4. The master set layout, invoked by the <fo:layout-master-set> tag, describes the masters used in the document. For all intents and purposes, masters are basically page templates but let's stick to the name masters so as not to confuse them with actual XSL templates.
  5. Individual masters are defined inside the master set layout, typically using the <fo:simple-page-master> element. It is here where you can specify page height, width, margins, etc. The name of the master, useful for later reference, is specified in the master-name attribute. As you can see, each master can also contain various <fo-region-... elements, assigning specific roles to certain parts of the code.
  6. A page sequence is a run of pages with similar properties. In our case, it is the entire document. Typically, a page sequnce references a specific master, inheriting its settings, via the master-reference attribute. In our case, the master's name is, simply, page.


Give me some content finally, I hear you screaming! Alright, alright, calm down, here it comes, just look at the contents of the <fo:page-sequence> element

  1. The first <fo:static-content> is linked to the fo:region-before via its flow-name attribute. This implies that it is featured as the header of every page.
  2. The second <fo:static-content>, again via its flow-name attribute, references the fo:region-after block. Meaning that we got ourselves a footer.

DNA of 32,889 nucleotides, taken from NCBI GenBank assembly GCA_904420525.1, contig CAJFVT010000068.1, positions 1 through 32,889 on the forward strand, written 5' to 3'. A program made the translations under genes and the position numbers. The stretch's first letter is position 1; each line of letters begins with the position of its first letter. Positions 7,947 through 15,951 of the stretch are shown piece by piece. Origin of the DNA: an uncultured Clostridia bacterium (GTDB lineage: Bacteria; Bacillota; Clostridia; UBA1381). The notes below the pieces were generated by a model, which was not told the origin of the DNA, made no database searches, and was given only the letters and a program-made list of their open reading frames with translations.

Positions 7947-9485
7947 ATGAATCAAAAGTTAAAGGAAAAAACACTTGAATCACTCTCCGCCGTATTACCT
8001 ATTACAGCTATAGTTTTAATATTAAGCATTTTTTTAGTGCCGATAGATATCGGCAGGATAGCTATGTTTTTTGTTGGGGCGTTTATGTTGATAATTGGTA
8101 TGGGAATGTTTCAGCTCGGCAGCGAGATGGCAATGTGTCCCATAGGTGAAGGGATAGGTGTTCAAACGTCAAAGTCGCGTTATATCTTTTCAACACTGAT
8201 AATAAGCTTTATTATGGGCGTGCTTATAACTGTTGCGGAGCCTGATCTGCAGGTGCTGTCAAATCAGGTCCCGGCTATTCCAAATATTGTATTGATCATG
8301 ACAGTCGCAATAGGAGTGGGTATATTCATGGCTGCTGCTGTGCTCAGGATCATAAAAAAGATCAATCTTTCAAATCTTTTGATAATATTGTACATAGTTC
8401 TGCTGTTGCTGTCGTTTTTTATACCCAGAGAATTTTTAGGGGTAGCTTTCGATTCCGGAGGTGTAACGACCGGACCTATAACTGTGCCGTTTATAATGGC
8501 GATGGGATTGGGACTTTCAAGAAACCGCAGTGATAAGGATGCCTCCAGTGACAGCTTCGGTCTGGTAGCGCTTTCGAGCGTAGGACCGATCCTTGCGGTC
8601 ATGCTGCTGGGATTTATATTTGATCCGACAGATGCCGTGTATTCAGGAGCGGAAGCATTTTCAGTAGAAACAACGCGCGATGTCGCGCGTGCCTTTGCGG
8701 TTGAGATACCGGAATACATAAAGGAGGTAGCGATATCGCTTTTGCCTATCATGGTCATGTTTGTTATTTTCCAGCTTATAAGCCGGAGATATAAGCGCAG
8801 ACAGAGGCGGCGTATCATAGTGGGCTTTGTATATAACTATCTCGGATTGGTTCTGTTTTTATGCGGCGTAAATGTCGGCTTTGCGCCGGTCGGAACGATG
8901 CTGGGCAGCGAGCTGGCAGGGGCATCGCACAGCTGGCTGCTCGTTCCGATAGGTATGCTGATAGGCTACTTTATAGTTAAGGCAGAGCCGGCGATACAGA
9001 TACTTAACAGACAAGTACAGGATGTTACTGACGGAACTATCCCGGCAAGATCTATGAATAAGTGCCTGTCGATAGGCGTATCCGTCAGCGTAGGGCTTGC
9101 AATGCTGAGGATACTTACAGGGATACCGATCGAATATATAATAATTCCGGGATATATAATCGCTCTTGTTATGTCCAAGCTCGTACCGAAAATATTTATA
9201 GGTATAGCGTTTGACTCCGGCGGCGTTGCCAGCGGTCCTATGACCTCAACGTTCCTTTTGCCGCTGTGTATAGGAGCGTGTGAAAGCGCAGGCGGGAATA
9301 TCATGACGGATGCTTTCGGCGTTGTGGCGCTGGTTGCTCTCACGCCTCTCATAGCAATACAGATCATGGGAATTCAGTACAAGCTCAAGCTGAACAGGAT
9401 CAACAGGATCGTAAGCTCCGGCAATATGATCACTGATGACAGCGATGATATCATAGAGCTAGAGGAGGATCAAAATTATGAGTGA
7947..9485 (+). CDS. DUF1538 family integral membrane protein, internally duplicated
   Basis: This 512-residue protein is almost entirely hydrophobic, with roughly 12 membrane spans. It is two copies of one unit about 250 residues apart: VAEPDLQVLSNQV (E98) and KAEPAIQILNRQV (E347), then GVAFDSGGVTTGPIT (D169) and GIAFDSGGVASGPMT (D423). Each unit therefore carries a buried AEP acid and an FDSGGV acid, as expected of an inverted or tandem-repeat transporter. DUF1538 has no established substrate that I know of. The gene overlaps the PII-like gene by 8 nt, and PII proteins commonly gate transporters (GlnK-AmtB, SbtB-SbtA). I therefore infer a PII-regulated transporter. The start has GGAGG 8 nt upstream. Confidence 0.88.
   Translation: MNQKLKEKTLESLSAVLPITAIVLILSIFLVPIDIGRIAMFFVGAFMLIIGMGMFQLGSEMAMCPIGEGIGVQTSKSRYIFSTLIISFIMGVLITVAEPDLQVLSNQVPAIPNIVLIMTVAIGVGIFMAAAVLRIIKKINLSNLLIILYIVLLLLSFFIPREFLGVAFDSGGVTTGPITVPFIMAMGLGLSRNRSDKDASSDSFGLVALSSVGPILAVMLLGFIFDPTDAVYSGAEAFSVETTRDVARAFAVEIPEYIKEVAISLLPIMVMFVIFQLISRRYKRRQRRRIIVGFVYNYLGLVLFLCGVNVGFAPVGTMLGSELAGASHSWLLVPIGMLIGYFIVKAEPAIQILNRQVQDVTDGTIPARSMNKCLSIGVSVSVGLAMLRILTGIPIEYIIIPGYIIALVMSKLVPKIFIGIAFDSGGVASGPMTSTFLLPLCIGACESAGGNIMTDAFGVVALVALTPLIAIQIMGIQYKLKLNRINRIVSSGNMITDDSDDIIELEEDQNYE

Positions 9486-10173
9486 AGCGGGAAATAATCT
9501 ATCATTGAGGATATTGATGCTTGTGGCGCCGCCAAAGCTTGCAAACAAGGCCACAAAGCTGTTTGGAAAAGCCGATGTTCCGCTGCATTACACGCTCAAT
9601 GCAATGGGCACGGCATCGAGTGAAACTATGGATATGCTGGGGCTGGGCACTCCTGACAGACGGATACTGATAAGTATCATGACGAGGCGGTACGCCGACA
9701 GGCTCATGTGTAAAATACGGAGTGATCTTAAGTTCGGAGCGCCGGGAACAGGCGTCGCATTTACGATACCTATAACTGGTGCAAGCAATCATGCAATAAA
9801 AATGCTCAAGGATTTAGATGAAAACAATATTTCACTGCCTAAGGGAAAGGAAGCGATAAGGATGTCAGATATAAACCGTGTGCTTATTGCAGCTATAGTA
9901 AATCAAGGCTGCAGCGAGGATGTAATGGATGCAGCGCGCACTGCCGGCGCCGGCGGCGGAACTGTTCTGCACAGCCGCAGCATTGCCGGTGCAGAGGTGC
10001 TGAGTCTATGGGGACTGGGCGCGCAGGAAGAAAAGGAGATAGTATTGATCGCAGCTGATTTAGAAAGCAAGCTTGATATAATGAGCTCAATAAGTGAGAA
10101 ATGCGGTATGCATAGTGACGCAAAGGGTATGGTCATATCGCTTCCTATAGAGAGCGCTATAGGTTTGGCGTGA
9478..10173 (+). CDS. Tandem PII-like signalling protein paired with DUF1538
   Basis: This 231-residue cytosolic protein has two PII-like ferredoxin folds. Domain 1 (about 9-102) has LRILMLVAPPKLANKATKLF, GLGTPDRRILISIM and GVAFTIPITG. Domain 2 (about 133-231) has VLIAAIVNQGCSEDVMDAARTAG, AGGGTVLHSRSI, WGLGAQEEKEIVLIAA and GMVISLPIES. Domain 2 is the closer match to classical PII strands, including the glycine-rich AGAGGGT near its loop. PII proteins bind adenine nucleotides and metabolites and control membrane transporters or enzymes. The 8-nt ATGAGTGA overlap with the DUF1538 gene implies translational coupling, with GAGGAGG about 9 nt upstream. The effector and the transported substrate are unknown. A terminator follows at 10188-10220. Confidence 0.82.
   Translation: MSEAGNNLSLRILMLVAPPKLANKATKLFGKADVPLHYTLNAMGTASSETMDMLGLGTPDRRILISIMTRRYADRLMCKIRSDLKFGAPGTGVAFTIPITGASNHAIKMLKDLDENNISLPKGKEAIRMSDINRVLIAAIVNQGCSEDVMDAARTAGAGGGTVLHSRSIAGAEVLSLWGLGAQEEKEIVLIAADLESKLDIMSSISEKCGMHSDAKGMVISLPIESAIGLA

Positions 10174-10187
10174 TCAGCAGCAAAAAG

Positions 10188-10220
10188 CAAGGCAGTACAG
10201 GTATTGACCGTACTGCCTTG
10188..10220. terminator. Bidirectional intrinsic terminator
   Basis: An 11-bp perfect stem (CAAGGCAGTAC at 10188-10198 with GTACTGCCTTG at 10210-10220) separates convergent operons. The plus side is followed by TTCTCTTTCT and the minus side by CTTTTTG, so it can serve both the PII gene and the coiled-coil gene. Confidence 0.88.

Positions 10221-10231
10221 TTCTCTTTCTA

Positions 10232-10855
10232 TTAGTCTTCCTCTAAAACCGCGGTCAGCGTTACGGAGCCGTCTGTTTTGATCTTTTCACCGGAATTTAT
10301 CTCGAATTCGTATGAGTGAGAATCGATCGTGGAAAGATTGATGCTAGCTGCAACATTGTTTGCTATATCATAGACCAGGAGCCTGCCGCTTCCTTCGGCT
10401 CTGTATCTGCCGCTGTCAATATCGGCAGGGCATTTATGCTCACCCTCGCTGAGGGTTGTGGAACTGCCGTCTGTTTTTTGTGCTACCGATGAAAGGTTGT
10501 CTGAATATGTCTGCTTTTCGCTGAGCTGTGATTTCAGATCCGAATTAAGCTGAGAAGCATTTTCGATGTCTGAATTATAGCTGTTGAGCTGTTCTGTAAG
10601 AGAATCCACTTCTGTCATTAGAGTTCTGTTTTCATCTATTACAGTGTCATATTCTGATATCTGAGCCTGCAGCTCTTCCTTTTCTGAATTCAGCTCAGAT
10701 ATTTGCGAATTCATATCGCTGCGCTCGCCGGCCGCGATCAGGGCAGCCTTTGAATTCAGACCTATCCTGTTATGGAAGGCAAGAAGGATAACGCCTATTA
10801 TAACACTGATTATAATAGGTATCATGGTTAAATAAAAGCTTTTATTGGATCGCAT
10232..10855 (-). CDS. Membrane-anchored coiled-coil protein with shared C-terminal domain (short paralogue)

3. <fo:flow flow-name="body"> is the body of the document. It consists of flow objects arranged on its pages, the real content.
  4. As you can see, it only contains an enigmatic <xsl:apply-templates> element and then the final incantation alluding to Road Runners.


To understand what's going on here, we need to take a short detour from our dissection of the style sheet code.

The <xsl:apply-templates> element does exactly what its name suggests: it applies a template to the element(s) supplied via the select attribute. (Basically, it is a for each loop.) What template? Glad you asked! The template that matches the provided selection. In our case, that happens to be the one specified at the bottom of our style sheet.

<xsl:template match="/Books/Book"> declares a template that will match any number of Books/Book elements. This template will be executed for every single book, i.e. twice in our case.

  1. The first <fo:block> is just a wrapper for the content. Thanks to its attribute, a page break is inserted after every individual book listing.
  2. As you can see, the position() function provides us with the position - often also referred to as an index - in the "for loop" template application. In other words, it tells us what iteration we are on in the current context (1-indexed).
  3. The last two <fo:block> elements are the only parts of the style sheet that actually use the provided XML data. Using the <xsl:value-of> element, they obtain and print the name and author of each book.

More advanced concepts

Now that you are familiar with the very basics of XSL style sheet design, you might want to explore some of the more advanced concepts. Check out the left menu for the part this documentation covers. It is highly recommended you read them in the supplied order, naturally.